Yearning for Yarn, Especially Recycled


| 10/11/2016 12:06:00 PM


I was fortunate enough to begin learning knitting and crocheting under the tutelage of my grandmother, who was extremely patient at correcting my stitches. I think she loved seeing me working with yarn, as opposed to sitting in front of the screen of a computer, which she never understood. She passed away several years ago, not before seeing me make many blankets, hats, scarves, shawls and baby booties.

littlecap

Above: a little cap I made while expecting my first child.

Grandma was an educated woman and, I would even say, rather career-oriented for her time (she was born in 1916), but when she and my grandfather were exiled to a small Siberian village during World War II, following a decree by Stalin, life became very difficult indeed. It was cold, food was scarce, and people were doing whatever they could in order to survive.

I guess I should clarify that my family did not commit any actual crime, but like many liberal-minded Jews, they were deemed undesirable and sent to settle a corner of the world nobody wanted to live in. For years, they had lived in the tundra, with wolves and bears for neighbors, and without many of the things we consider basic necessities today.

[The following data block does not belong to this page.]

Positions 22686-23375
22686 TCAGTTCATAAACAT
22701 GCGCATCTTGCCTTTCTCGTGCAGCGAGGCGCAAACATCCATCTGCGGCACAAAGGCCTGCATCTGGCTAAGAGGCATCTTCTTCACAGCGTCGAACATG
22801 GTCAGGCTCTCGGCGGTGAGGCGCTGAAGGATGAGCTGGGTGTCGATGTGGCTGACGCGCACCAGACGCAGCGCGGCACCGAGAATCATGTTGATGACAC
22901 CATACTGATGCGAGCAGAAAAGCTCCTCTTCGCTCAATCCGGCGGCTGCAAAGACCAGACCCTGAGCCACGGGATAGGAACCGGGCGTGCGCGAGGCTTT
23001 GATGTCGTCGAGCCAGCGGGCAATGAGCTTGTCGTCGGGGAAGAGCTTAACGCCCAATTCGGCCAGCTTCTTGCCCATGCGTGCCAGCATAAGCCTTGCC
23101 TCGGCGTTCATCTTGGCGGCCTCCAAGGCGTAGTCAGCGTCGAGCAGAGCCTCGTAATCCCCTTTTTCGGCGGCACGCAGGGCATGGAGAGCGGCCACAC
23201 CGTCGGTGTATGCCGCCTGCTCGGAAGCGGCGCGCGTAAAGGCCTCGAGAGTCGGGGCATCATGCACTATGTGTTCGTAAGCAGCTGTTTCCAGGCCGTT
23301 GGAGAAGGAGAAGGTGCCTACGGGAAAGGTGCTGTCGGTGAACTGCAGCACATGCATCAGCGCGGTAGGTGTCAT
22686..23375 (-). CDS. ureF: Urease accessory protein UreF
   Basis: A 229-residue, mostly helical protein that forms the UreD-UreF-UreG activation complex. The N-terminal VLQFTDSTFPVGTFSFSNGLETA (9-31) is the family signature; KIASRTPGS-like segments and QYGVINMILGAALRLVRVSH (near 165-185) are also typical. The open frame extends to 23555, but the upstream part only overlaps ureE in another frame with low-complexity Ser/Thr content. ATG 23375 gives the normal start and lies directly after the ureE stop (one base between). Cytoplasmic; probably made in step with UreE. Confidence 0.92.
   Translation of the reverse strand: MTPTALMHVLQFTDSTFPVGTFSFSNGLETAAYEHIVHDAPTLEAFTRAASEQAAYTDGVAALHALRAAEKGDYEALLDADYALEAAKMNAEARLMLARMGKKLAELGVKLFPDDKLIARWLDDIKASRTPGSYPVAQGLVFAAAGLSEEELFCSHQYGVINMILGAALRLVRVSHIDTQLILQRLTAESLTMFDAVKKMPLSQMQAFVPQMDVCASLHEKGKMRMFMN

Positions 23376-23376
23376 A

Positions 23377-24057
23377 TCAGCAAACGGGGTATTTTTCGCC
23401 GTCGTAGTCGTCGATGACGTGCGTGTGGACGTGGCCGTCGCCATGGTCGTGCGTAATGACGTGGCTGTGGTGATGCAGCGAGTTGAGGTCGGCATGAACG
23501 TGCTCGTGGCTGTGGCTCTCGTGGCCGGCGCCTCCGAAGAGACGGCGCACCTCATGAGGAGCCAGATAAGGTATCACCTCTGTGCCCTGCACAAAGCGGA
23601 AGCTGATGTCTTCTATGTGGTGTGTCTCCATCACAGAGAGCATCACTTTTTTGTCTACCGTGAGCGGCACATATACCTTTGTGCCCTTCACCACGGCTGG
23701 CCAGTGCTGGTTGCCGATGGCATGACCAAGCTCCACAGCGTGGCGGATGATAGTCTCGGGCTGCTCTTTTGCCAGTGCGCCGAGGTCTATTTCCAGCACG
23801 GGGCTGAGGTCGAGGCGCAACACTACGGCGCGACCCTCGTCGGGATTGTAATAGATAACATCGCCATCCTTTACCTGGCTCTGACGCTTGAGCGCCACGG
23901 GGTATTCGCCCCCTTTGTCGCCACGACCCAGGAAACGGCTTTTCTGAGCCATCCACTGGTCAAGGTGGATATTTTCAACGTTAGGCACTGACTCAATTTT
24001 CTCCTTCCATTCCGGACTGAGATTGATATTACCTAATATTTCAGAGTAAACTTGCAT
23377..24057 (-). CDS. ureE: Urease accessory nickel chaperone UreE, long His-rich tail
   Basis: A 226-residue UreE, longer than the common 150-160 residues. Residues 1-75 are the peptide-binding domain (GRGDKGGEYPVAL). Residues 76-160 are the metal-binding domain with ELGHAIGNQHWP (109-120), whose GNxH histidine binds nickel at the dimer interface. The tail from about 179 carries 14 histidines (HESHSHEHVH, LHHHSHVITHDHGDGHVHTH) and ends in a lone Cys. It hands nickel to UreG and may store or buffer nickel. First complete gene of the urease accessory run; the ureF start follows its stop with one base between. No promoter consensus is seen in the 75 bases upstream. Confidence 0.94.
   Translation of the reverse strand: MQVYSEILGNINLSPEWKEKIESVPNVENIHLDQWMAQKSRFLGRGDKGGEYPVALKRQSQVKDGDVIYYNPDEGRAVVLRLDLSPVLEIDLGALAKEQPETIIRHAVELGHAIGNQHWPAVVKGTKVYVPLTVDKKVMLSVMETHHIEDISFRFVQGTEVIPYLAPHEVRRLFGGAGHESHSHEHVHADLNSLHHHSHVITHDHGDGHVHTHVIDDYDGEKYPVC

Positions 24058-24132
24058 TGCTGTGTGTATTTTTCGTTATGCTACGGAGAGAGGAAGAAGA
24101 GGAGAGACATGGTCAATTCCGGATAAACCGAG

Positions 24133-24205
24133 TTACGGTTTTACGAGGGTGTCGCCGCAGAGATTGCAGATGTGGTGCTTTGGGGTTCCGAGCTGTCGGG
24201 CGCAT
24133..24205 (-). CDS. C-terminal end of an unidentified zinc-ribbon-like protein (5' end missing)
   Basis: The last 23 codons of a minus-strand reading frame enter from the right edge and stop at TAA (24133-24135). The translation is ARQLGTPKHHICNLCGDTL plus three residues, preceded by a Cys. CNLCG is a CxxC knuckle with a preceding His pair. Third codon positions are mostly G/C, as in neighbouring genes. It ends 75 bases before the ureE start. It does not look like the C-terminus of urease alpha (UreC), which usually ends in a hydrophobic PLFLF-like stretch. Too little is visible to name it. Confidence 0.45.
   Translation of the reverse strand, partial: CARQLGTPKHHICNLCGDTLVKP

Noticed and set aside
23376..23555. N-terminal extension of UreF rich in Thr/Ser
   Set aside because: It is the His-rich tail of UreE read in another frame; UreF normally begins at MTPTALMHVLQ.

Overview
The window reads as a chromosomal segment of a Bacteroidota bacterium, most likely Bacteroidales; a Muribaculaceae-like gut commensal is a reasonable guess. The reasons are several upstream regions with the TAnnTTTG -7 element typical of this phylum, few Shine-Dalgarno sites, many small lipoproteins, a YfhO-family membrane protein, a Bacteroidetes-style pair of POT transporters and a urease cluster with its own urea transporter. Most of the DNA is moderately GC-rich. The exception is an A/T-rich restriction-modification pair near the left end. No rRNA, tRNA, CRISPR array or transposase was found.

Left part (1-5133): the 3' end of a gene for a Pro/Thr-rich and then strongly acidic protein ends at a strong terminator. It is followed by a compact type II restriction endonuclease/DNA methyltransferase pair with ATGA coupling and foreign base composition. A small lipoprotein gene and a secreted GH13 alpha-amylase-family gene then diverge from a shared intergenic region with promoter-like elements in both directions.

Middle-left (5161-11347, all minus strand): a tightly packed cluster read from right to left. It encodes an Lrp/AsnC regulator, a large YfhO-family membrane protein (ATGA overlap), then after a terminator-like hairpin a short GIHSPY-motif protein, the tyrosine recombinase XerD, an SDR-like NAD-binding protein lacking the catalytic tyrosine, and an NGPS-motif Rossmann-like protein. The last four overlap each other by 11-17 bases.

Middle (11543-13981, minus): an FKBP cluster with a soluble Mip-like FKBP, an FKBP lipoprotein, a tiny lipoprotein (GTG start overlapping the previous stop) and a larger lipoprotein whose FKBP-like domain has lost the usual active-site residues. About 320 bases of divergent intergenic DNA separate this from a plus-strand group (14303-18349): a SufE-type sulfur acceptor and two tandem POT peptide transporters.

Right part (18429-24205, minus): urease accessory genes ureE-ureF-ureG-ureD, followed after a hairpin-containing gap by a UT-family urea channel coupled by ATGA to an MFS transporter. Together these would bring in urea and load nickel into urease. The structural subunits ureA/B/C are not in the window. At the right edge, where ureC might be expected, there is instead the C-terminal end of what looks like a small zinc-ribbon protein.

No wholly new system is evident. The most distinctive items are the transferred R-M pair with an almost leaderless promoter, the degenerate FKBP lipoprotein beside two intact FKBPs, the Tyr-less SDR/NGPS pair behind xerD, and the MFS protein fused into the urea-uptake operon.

In order to bring in a little money, Grandma became a knitter. This meant that people would bring her old woolen clothing items – sweaters, afghans, hats, etc – and Grandma would unravel the yarn and make it into something else. Often there were knots and tangles in the old yarn, or it was partly eaten by moths. “Those people would bring me old tattered yarn and expect me to make something good out of it,” she complained to me seven decades later. Today, it’s called recycling yarn. Back then, it was called working with what you have. Grandma was paid a pittance, but that pittance was probably what saved her family from starving. 





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